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TO ROBERT GRAHAM, ESQ. OF FINTRY,
ON RECEIVING A FAVOUR. * CALL no Goddess to inspire my O strains,
A fabled Muse may suit a Bard that
Thou orb of day! thou other paler light !
EPITAPH ON A FRIEND.*
The friend of man, the friend of truth;
* It has not been ascertained for whom this Epitaph was intended.
VERSES WRITTEN AT SELKIRK.*
U LD chuckie Reekie'st sair distrest,
Can yield ava,
O Willie was a witty wight,
An’trig an’ braw :
* Burns sent these verses to his publisher, Mr. Creech, in a letter dated, Selkirk, 13th May, 1787, wherein he says, “ The inclosed I have just wrote, nearly extempore, in a solitary inn in Selkirk, after a miserable wet day's riding. I have been over most of East Lothian, Berwick, Roxburgh, and Selkirkshires, and next week I begin a tour through the north of England.”_“I would write till I would tire you as much with dull prose, as I dare say by this time you are with wretched verse; but I am jaded to death."
Now gawkies, tawpies, gowks, and fools,
In glen or shaw;
The brethren o' the Commerce-Chaumer *
Amang them a';
Nae mair we see his levee door
In bloody raw,
Now worthy Gregory's latin face,
As Rome ne'er saw;
Poor Burns e'en Scotch drink canna quicken, He cheeps like some bewildered chicken
* The Chamber of Commerce of Edinburgh, of which Mr. Creech was secretary.
of Many literary gentlemen were accustomed to meet at Mr. Creech's house at breakfast.
Scar'd frae its minnie and the cleckin
By hoodie-craw ; Grief's gien his heart an unco kickin',
Now ev'ry sour-mou'd grinin' blellum,
His quill may draw;
Up wimpling stately Tweed I've sped,
While tempests blaw;
May I be slander's common speech;
In winter snaw;
Tho’ far awa!
May never wicked fortune touzle him !
He canty claw!
Fleet wing awa!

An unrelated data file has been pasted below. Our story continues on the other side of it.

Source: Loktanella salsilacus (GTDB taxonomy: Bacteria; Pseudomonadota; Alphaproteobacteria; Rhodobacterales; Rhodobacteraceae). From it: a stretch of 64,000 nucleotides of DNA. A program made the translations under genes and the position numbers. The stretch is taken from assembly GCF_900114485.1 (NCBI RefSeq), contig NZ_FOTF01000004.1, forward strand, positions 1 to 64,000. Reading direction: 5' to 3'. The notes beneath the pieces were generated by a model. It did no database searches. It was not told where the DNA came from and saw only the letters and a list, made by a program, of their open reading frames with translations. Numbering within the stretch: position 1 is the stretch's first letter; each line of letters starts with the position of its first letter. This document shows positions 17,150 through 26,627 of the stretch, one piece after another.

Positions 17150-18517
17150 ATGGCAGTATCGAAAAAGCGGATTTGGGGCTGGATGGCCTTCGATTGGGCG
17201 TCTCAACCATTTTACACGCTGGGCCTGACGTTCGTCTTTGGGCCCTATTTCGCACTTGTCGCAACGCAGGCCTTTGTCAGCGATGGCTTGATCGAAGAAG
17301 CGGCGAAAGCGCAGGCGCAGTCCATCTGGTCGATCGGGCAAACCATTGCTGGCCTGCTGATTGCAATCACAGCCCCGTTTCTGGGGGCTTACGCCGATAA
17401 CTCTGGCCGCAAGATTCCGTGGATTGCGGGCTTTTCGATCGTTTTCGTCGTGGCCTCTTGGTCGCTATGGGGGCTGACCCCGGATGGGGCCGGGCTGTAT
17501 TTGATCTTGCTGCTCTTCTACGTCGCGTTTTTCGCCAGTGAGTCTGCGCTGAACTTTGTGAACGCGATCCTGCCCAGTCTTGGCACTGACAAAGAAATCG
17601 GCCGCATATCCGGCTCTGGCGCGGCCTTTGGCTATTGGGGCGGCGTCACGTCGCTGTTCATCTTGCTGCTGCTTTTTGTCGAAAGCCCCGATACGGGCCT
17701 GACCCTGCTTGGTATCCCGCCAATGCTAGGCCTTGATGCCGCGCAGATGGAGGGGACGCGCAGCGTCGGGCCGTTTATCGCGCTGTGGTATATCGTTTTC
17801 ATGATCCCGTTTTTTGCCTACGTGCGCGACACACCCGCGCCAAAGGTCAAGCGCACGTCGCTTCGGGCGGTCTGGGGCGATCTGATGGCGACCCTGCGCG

INSCRIPTION ON THE TOMBSTONE*
ERECTED BY BURNS TO THE MEMORY OF FERGUSSON.
“ Here lies Robert Fergusson, Poet,
16th October, 1774.”
RUTO sculptur'd marble here, nor pompous
* Burns applied for leave to erect a tombstone to Fergusson on the 6th February, 1787, in the following letter:
“ To the honourable Bailies of Canongate, Edinburgh.
“ Gentlemen, I am sorry to be told that the remains of Robert Fergusson, the so justly celebrated poet, a man whose talents, for ages to come, will do honour to our Caledonian name, lie in your church-yard, among the ignoble dead, unnoticed and unknown. Some memorial to direct the steps of the lovers of Scottish song, when they wish to shed a tear over the ‘narrow house of the bard who is no more, is surely a tribute due to Fergusson's memory; a tribute I wish to have the honour of paying. I petition you, then, gentlemen, to permit me to lay a simple stone over his revered ashes, to remain an unalienable property to his deathless fame. I have the honour to be, gentlemen, your very humble servant,
“ Robert Burns." On one side the Stone the above inscription is engraved : and on the other side,
“ By special grant of the Managers to Robert Burns, who erected this stone, this Burial-Place is to remain for ever sacred to the memory of Robert Fergusson."